For 26 years, attorney Paul J. Weinberg, Irvine, Calif., helped clients choose mediators before becoming one himself. A potential drawback he's noticed among some retired judges is that they're used to handing down decisions. “When you're a mediator, you're not the boss of anyone, and it takes a very different skill set to come to a middle ground gently,” he says. So what does it take to help people get conciliatory? Humility, for one thing. Empathy for people, tremendous patience, creativity, and an ability to read plans and engineering reports, he says. Berman agrees, adding to the list exceptional communication skills, trustworthiness, and the power of persuasion. “They have to be people who can roll up their sleeves and sit with a bunch of experts, unroll the plans, and talk about them, or sit in a room full of lawyers and talk about the law. They're a bit [like] chameleons, able to make the parties comfortable while inspiring confidence.”shuttle diplomacy
What happens when someone wants to sue for damages? Usually that person's lawyer sends a certified letter to the opposing party stating that such-and-such clause in the contract requires mediation and asks the defendant to respond within 10 days. Included with the letter is a list of potential mediators, with the stipulation that the fee will be split 50–50. The two parties agree on a mediator together—and, of course, it's crucial that they choose someone with a solid track record on the issue at hand.
To prepare a brief, the architect's lawyer needs to have a good chronological history of the project from the architect's point of view. In a case relating to, say, a construction defect, the attorney will ask for original copies of plans and engineering drawings, manufacturer specs showing how the failed item was to be installed, as well as recollections from site visits and correspondence showing how the problem developed. “Photos and video are the [top] tools mediators use to see graphically where the problem first came up and how,” Weinberg says. “If the problem was water intrusion, the architect could also draw a section showing that a threshold was missing or [that] the flashing wasn't done right,” he says. “Those visual aids are wonderful in educating the mediator about where the problem lies.”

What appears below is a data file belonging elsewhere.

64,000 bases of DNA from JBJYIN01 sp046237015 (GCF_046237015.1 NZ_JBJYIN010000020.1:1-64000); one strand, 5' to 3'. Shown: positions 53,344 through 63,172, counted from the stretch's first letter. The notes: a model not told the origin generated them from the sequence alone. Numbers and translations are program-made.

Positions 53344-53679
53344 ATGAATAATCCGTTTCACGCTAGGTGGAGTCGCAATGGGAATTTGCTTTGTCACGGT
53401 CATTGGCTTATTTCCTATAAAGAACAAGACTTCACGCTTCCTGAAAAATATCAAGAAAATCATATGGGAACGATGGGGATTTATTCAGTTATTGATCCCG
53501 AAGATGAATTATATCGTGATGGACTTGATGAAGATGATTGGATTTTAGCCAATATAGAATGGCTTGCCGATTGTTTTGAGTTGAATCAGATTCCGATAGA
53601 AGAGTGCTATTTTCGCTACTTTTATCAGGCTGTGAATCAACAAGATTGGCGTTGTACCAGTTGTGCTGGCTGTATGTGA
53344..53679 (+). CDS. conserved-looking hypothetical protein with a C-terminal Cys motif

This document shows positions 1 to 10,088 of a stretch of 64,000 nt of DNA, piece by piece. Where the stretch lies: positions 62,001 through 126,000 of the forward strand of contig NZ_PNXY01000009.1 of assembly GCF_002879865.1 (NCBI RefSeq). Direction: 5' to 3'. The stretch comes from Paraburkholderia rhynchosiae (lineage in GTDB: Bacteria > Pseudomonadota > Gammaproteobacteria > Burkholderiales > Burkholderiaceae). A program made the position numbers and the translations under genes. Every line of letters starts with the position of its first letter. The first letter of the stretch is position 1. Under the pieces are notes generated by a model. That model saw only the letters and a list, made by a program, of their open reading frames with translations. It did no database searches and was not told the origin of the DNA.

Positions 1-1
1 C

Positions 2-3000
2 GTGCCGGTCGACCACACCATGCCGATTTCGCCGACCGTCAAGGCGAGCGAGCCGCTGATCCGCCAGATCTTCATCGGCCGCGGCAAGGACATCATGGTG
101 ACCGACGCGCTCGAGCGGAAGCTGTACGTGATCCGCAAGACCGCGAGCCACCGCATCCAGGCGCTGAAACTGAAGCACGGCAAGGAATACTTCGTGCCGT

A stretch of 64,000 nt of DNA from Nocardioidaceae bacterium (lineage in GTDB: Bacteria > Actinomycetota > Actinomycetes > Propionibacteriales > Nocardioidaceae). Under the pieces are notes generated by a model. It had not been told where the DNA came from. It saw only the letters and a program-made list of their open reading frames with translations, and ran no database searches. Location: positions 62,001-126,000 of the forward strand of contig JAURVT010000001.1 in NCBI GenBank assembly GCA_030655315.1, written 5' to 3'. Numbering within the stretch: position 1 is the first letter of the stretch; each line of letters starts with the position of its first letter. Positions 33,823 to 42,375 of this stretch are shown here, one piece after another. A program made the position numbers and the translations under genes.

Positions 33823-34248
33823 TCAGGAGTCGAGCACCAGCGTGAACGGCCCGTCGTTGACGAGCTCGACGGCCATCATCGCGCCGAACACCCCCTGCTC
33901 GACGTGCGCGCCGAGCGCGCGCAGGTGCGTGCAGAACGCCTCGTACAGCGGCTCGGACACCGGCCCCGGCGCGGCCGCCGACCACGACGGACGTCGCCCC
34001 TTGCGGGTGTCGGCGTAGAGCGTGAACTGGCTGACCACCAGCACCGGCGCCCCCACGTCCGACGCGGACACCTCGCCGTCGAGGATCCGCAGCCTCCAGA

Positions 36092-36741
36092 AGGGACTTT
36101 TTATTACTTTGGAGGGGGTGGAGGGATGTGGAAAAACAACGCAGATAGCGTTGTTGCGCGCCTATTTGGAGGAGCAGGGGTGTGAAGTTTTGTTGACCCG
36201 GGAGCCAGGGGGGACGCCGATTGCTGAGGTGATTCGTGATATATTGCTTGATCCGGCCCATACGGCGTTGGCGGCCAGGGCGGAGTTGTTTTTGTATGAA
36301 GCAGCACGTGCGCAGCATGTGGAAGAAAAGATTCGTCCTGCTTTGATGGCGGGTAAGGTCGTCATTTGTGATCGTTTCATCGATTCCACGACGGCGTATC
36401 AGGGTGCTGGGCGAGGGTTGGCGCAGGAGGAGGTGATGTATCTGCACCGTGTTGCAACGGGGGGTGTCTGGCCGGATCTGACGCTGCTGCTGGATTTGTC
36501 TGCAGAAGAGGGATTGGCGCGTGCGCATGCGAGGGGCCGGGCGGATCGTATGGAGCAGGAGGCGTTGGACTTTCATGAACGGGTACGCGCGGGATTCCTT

On the day of reckoning, mediators differ in their preferences for giving the two parties face time initially or keeping them totally separate. Regardless of the setup, the mediator signs a confidentiality agreement with both sides that allows him to learn of concerns they might not want to express publicly. So while the mediator can't divulge private information, he can go back and forth between the opponents, making them aware of the weaknesses in their case. And because he's in a position to know more than each party, his evaluation is taken seriously.
Unless a claim has no basis, it's the mediator's job to create a sense of urgency and opportunity, says Mehrdad Farivar, FAIA, a mediator, architect, and attorney with Morris Polich & Purdy, Los Angeles. “You have a chance to settle this case and not worry about it anymore. In cases where the opponents are far apart in terms of their positions, a mediator can make a proposal somewhere in the middle. It's easier for litigants to accept a mediator's proposal without losing face.”
As Farivar points out, greed can backfire. He once mediated a dispute in which an auto dealership sued an engineering firm over the collapse of a retaining wall. The plaintiff refused to settle—perhaps because the defendant had a generous insurance policy—even though an agreement was imminent. Later, when the dealership took the case to court, it didn't get a dime. “Many of these issues that will have to be investigated in detail in court won't have to be investigated if you reach agreement in mediation,” Farivar says. “That's a powerful argument to settle and walk away.”
Edward T.M. Tsoi, FAIA, senior principal of Tsoi/ Kobus & Associates, Cambridge, Mass., made that judgment recently when faced with a six-figure wrongful-termination lawsuit brought by a window subcontractor on a project for the Massachusetts Institute of Technology. As they neared the end of a long day of mediation in what was shaping up to be a no-win situation, the MIT reps and the general contractor were ready to walk away because the sub wasn't budging on the settlement amount. “They all felt that the case had no merit whatsoever, and I did, too,” Tsoi says. But then he considered the time, money, and aggravation that had already been wasted and urged his fellow defendants to figure out how much more money they'd lose if they had to do it all over again.
In the end, the case settled for a quarter of what the plaintiff was demanding. “That's the unfair thing about litigation,” Tsoi says. “It's not just a matter of who's right and wrong. The cost of getting through the process begins to play a bigger role than the substance of the argument, and you have to be aware of that. I felt the day was worthwhile because we did get it off the table.”
Mediation doesn't always mete out justice. But in an imperfect world, it can be the best way to cut your losses.